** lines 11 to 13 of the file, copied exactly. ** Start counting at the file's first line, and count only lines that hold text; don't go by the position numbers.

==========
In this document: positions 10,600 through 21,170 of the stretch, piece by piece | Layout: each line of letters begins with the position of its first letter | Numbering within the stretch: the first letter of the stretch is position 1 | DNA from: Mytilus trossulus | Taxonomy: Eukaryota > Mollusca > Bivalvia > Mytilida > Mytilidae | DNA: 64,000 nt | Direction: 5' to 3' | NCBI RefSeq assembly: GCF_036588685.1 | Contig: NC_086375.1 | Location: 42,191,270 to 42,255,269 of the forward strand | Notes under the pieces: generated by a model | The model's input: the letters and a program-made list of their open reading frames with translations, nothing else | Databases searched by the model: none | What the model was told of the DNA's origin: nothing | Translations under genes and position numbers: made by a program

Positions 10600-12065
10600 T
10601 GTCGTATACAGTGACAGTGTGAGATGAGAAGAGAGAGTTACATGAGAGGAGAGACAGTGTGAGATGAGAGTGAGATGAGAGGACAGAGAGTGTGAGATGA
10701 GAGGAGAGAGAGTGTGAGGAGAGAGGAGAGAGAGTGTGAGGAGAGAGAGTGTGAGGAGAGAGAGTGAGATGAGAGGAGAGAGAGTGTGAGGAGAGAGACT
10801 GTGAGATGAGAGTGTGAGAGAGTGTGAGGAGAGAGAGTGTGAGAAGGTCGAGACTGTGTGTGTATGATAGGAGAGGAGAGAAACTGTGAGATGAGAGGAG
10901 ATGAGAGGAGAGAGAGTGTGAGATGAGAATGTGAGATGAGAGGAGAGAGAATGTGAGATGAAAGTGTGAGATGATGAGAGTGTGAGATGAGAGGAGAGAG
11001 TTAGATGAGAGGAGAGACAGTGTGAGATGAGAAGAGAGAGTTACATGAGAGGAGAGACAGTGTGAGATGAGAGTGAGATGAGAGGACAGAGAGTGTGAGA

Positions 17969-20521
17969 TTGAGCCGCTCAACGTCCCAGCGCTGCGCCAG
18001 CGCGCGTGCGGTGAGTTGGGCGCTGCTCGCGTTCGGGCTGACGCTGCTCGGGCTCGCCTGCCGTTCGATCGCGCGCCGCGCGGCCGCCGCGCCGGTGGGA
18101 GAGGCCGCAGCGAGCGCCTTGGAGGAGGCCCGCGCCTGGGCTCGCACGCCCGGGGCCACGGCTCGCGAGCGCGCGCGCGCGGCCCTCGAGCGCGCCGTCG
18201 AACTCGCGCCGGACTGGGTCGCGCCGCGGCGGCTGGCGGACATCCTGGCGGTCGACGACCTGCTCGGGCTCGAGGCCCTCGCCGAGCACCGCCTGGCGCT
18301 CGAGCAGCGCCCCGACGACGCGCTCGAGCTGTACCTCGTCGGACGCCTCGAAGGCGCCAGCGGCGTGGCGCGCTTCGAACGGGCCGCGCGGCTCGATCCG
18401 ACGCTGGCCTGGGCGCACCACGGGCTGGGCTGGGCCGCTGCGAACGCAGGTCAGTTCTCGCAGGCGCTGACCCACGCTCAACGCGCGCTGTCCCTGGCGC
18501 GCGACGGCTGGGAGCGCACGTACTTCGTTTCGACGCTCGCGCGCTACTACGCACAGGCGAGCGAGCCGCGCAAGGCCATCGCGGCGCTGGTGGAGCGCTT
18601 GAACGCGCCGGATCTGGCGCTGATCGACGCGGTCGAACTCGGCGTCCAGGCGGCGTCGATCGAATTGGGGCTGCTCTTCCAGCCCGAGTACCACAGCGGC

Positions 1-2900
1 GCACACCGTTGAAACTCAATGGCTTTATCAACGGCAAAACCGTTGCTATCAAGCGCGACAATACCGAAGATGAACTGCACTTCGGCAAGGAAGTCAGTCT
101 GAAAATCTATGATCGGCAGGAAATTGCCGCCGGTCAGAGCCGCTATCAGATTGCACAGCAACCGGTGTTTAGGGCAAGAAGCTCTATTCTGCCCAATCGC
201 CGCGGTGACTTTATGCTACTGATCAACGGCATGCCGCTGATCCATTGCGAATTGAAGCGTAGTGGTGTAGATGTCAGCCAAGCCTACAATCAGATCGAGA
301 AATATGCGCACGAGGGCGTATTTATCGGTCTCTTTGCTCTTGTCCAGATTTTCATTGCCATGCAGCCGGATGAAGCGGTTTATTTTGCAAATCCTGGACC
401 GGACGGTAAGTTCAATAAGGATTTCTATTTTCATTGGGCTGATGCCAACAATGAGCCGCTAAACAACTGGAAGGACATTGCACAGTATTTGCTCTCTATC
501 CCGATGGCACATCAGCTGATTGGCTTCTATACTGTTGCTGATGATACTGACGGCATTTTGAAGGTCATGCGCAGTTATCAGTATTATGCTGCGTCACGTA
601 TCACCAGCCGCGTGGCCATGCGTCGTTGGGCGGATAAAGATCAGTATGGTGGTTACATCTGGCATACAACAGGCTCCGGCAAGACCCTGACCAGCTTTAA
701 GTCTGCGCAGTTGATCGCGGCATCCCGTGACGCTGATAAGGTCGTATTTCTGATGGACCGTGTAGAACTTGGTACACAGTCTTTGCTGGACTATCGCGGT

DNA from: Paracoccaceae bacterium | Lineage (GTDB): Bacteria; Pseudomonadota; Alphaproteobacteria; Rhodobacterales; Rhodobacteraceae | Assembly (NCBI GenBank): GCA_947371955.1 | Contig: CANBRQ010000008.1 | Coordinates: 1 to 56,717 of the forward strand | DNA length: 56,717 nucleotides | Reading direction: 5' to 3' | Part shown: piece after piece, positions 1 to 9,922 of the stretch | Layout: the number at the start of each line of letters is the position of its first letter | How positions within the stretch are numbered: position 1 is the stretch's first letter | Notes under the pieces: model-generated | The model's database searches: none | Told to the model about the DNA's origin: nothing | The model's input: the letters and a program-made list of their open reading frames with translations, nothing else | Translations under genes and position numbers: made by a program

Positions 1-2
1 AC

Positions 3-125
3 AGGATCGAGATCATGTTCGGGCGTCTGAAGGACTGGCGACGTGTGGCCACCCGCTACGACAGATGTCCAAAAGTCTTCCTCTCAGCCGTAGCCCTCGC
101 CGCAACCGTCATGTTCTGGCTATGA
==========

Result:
18001 CGCGCGTGCGGTGAGTTGGGCGCTGCTCGCGTTCGGGCTGACGCTGCTCGGGCTCGCCTGCCGTTCGATCGCGCGCCGCGCGGCCGCCGCGCCGGTGGGA
18101 GAGGCCGCAGCGAGCGCCTTGGAGGAGGCCCGCGCCTGGGCTCGCACGCCCGGGGCCACGGCTCGCGAGCGCGCGCGCGCGGCCCTCGAGCGCGCCGTCG
18201 AACTCGCGCCGGACTGGGTCGCGCCGCGGCGGCTGGCGGACATCCTGGCGGTCGACGACCTGCTCGGGCTCGAGGCCCTCGCCGAGCACCGCCTGGCGCT